January 2024 Forecast: Welcome to El Niño Winter

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Winter Forecast Updates Based on a Strong El Niño!

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Chill out! Our January weather forecast is here. Notably, the El Niño weather pattern is moving across North America. What does this mean for us weather-wise? Find out from the Old Farmer’s Almanac meteorologists. 

January 2024 Weather Predictions

As 2024 gets started, there will be the potential for snow on New Year’s Day from New England out through the Great Lakes, with rain and/or snow also likely across portions of the mid-Atlantic and Appalachians. Some showers will move across the Southeast. 

Dry weather and sunshine are expected from the Deep South up through the Plains and Upper Midwest, although temperatures will be cold despite the sunshine. Snow showers will impact the High Plains and Rockies, while there will be the potential for some rain and mountain snow toward the West Coast. Much of Alaska will be dry, while some heavy rain is possible across Hawaii. 

In Canada, there will be some rain and snow across the Maritimes and additional pockets of snow and rain across southern Ontario and southern British Columbia. It will be quite cold from the Prairies up through the Yukon and the Northwest Territories.

january weather forecast, bunny in the snow

Let It Snow!

Looking at temperatures across the U.S. for the month of January, we do expect enough pushes of cold air to dive southward to keep much of the country below average for the month. The areas most likely to have above-normal temperatures will be New England and Alaska. In Canada, we expect above-normal temperatures across the Maritimes, southeastern Quebec, and the Northwest Territories, with temperatures running near or below average elsewhere.

Much of the eastern third of the U.S. will likely see above-average precipitation, which will run close to or even a little bit below average from the Upper Midwest through the Heartland. The Pacific Northwest will likely be drier than usual, as El Niño helps to keep storm tracks farther south in the West—a phenomenon that will also lead to above-normal precipitation across California and the Southwest. 

Above-average precipitation will also be pretty common across Canada, although western British Columbia will have below-normal precipitation. This lack of precipitation in western British Columbia is again due to storm tracks being shifted farther south due to El Niño.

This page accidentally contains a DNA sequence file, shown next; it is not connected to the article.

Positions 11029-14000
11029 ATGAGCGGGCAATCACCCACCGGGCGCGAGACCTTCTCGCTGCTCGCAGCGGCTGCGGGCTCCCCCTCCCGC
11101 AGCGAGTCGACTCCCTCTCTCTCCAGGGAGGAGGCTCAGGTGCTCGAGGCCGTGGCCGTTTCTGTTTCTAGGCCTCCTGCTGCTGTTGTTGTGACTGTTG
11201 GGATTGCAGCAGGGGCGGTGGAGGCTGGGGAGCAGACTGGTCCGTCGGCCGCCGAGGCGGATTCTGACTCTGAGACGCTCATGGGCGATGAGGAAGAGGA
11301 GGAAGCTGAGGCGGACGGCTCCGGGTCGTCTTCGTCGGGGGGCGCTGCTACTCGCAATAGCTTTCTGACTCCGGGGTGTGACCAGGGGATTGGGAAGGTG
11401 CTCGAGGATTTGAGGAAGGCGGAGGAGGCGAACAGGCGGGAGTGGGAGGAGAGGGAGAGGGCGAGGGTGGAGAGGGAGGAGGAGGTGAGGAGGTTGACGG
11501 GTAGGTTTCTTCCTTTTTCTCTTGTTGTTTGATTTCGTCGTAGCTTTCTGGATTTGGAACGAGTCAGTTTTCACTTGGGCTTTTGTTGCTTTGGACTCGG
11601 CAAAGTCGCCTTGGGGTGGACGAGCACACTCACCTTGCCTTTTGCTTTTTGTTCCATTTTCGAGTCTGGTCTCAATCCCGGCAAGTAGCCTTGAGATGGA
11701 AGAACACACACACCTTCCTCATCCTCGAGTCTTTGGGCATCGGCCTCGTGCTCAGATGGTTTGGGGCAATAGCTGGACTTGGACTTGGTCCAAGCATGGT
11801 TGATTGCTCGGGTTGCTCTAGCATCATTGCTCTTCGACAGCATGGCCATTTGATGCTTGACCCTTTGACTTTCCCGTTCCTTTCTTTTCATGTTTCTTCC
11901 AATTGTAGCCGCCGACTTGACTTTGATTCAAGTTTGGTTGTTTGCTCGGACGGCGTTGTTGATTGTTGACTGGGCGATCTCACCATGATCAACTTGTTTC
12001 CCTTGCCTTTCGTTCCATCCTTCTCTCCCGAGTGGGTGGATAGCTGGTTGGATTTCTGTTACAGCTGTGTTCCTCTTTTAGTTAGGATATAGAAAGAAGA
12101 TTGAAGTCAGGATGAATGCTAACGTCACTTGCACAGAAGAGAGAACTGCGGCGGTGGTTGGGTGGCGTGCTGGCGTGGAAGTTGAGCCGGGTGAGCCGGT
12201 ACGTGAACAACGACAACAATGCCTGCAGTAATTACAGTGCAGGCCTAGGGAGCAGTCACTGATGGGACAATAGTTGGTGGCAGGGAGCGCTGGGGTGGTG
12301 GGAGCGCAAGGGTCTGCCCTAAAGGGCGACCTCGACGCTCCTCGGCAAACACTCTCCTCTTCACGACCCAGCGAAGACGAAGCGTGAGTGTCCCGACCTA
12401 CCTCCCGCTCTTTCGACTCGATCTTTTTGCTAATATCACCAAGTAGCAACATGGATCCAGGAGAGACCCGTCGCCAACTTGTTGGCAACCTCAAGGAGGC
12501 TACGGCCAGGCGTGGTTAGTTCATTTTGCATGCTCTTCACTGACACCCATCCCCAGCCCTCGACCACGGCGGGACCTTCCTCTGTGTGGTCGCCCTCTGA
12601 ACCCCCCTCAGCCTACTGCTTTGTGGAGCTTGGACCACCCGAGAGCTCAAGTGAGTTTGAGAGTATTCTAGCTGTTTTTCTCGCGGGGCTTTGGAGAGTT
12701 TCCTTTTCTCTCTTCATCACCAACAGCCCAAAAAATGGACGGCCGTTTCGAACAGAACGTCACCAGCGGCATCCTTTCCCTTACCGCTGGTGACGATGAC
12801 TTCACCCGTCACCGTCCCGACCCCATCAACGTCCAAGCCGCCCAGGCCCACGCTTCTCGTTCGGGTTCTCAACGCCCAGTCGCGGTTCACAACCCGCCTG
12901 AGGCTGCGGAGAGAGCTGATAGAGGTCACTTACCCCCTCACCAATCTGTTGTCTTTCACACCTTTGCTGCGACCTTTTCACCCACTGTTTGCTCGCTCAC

Goodbye La Niña, Hello El Niño

Looking at our forecast for the winter, we see that after three straight years of La Niña, the El Niño that has come on fast and furious in recent months will indeed be with us throughout the winter. However, there is still some question about exactly how strong the El Niño will be

An area of cooler-than-normal sea surface temperatures just to the north of the primary ENSO (El Niño Southern Oscillation) region (where the temperature departures are measured to determine whether there is an El Niño, La Niña, or neither) can shift southward and influence the strength of El Niño as winter progresses. This El Niño supports our forecast of another wet winter across California, with a drier season foreseen for areas from the Pacific Northwest up into western British Columbia. 

Learn more about El Niño and La Niña!

We expect winter to be warmer than normal across much of the U.S. East Coast, the Southeast, the Gulf Coast, and Alaska. 

Elsewhere, we are predicting below-normal temperatures due to the increasing potential for shots of arctic air to come southward due to the polar vortex being displaced. The QBO (Quasi-Biennial Oscillation) is an alternating cycle of westerly and easterly winds that descend through the stratosphere above the equator. The winds’ direction can impact the polar vortex’s strength and placement during the winter. 

Easterly winds descend through the stratosphere, which should help dislodge the polar vortex at times this winter, sending cold pushes down into the U.S. The key to the colder forecast in many areas will be whether the magnitude of these cold pushes is intense enough to outweigh the magnitude of stretches of above-normal temperatures.

Don’t forget to order your copy of The 2024 Old Farmer’s Almanac!

About The Author

Bob Smerbeck and Brian Thompson

Bob Smerbeck and Brian Thompson, our meteorologists, bring more than 50 years of experience to our famous weather forecasts. Read More from Bob Smerbeck and Brian Thompson

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